2012 is fated to feature a spectacle encapsulating the 21st Century as an age of relentless consumer hunger for technology. Mobile devices are predicted to outnumber their human masters by the year’s close. Not an apocalyptic shift of power reminiscent of too many science-fiction scripts, but this startling statistic nevertheless does expose the astounding pace of a consumer appetite which has spread globally.
Between 2012 and 2016 mobile data traffic will grow at a compound annual rate of 78 percent, with the Middle East and Africa boasting a 104 percent growth rate. 10 billion mobile devices are estimated to be connected in 2016. This number is frighteningly greater than the UN projected 7.3 billion total global population.
Cisco, a network firm whose core business is in devices for managing internet traffic, published the forecast. They predict that by 2016, networks will transmit a total of 130 exabytes of data each year, equivalent to 33 billion DVDs. Also the average smartphone user’s monthly data use is expected to be 17 times larger in 2016 at 2.6Gbytes, compared to the current 150Mbytes used.
Suraj Shetty, vice-president of products and solutions at Cisco, commented: “By 2016, 60 percent of mobile users – three billion people worldwide – will belong to the Gigabyte Club, each generating more than one gigabyte of mobile data traffic per month”.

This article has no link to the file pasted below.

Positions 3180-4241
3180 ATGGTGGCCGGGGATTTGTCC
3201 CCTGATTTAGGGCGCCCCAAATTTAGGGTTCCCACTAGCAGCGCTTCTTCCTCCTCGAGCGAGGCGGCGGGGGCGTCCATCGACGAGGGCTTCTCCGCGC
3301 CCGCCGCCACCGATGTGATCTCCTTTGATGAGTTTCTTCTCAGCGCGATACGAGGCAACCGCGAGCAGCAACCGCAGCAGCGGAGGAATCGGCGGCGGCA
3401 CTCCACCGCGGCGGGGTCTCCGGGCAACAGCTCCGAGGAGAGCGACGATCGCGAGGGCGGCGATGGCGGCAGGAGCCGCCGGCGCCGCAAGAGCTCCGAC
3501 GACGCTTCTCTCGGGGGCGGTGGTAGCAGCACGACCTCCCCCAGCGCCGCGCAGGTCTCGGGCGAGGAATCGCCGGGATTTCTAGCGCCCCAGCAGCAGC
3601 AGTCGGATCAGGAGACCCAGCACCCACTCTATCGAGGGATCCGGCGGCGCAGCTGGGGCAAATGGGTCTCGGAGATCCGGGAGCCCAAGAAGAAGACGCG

One citied reason for such an explosion in data usage is the immense consumer appetite for tablets, now at 34 million devices, which typically generate three times more traffic than their smartphone cousins. Another factor is faster 4G networks, 10 times faster than 3G mobile data network speeds, which have been found to generate 28 percent more traffic than a non-4G connection.
A change in our communication habits is also a major feature of the report; far from the days of transmitting SOS through telegram pulses, Cisco expects that two-thirds of data traffic in 2016 will be from video content, a 25-fold increase from current levels. Hence the wireless industry has repeatedly said it needs additional spectrum to transmit user data to keep up with incessantly mounting demand.
So it is apparent that with mobile technology ever advancing into new areas of communication and geography, the outmoded art of close-proximity communication is soon to become a relic of the past.
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